Of course, it hasn’t all been plain sailing, as Dane Groeneveld, Regional Director for North America & Canada at NES Global Talent explains. “[Canada] had a tough run early in the global financial crisis, with many projects stalling or being scrapped,” he says. “However we are seeing [the country] bounce back rather well, in a similar fashion to Australia, due to the vast natural resources that they have. The whole energy security push from a United States/Canada perspective is underpinning the oil sands and shale gas project developments. There are also a healthy range of infrastructure projects and mining continues to forge ahead in a market where commodity prices remain high in contrast to historic levels.”
The view from Hays Canada reveals a similar story. “In 2011, 80% of employers reported that staff levels had remained consistent or had increased in the last 12 months. Furthermore, 40% of employers expected an increase in headcount this year while only 11% anticipate a decline [Hays Canada Salary Guide, 2011],” a spokesperson told Nexus.
How about a job then?
All this is very impressive, you may be saying. But you’re more than likely also asking: so where are all these jobs? And where can I get one? More importantly, is there much of a demand for (European) expats on temporary contracts, or is the market as far as expats are concerned more for those looking to move permanently?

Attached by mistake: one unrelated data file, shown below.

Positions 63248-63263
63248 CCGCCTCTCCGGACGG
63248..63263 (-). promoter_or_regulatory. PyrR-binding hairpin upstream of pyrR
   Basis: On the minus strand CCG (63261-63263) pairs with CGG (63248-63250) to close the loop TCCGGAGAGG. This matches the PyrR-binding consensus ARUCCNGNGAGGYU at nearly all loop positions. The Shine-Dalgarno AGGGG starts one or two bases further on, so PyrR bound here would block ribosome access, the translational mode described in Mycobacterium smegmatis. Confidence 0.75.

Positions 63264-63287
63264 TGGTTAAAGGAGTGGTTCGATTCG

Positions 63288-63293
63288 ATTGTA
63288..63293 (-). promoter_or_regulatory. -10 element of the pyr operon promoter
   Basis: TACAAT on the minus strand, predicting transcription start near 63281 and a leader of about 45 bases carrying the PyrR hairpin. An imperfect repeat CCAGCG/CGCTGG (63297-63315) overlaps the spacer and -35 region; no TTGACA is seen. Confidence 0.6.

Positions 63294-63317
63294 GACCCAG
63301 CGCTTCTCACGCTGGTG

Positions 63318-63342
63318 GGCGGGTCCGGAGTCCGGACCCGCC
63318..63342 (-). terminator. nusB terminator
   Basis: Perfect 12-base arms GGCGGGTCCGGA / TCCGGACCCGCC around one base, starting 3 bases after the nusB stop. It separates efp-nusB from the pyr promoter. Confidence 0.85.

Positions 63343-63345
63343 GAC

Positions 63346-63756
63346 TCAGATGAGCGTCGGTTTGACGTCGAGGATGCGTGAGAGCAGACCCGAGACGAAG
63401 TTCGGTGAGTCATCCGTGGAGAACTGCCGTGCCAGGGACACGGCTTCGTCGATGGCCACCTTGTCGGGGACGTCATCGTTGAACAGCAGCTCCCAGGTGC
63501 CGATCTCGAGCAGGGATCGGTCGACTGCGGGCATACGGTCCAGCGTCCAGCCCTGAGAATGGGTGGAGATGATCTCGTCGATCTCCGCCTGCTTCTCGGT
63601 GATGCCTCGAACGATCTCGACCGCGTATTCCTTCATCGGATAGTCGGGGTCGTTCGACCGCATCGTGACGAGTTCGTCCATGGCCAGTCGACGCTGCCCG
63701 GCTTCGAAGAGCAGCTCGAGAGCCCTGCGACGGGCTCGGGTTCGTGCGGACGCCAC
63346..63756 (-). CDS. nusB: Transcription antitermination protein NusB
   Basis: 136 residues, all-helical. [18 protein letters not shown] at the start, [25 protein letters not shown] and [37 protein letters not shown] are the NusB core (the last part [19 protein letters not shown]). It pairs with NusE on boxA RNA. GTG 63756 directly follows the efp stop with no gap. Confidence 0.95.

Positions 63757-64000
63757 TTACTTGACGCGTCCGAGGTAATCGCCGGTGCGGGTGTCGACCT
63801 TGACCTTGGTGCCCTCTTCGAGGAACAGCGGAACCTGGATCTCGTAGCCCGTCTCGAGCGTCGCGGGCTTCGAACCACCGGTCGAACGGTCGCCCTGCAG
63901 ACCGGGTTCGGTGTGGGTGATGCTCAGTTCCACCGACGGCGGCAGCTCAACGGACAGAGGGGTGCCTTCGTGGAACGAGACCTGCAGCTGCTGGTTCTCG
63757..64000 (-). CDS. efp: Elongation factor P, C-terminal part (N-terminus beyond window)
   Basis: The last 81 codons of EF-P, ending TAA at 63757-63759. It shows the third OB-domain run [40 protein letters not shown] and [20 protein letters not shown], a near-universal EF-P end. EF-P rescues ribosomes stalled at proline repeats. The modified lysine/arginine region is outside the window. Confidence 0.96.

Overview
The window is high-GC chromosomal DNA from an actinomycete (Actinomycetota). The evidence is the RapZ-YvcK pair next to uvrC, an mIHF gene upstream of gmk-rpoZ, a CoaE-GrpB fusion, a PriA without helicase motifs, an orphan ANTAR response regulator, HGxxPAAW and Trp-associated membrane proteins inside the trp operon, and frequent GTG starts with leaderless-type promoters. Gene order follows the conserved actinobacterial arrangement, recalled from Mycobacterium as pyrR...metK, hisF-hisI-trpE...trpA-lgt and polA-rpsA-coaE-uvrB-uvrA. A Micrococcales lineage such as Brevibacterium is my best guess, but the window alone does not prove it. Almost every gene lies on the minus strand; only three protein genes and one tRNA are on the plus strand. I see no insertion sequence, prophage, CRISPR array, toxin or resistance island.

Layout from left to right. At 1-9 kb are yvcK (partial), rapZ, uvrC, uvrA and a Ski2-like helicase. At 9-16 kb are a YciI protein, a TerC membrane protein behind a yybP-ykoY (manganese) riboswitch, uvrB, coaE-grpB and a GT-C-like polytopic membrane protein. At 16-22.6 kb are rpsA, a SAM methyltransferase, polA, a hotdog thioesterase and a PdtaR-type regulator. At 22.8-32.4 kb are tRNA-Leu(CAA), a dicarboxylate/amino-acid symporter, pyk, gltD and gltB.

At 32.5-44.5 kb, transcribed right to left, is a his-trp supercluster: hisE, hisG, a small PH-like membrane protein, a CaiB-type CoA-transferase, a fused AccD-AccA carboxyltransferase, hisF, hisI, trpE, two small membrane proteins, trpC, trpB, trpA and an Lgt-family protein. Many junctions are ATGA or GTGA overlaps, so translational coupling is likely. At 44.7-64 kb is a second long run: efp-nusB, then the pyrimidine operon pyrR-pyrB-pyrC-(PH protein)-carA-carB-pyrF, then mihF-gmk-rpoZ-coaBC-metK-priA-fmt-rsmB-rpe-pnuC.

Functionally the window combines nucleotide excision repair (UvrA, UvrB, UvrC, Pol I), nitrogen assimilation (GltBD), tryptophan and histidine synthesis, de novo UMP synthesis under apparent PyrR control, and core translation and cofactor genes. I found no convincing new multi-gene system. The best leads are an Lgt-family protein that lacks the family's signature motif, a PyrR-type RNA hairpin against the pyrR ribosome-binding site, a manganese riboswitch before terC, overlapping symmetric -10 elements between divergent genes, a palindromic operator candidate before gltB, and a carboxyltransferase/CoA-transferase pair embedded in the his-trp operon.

Toby Ball, a Director at The Highfield Company, says while Canada seems to be doing well in the mining sectors, it has not (from what his company have seen) been that busy regarding the recruitment of expats. But he is able to add a more positive note to this. “The signs are that this will need to change in the coming months, as the requirement for experienced staff increases and the local market does not have the resources,” he says.
NES Global’s Dane Groeneveld outlook is even more positive. “Realistically the immigration system is well set for contract workers coming across from Europe, and the market need is huge. There are predictions of a 70,000 shortfall in technical workers through until 2017, hence we are seeing a lot of companies securing blanket Labour Market Opinion (LMO) capabilities, and otherwise preparing to source talent from Europe and the broader global community,” he says.
Hays Canada also agrees that the availability of candidates remains an issue for many employers. Their research showed 77% of companies citing the availability of suitable/skilled candidates as the biggest challenge in attracting top talent. “Some 43% of employers would be willing to sponsor an overseas candidate – the vast majority for full time roles,” they told us.
As for the split between permanent and contract postings, Toby Ball believes it is a mix of both. “The mining and oil/gas projects tend to be more contract focused, where as construction often takes more permanent relocations. I think as Canada is a sought after location a lot of people are interested in relocating there,” he explains.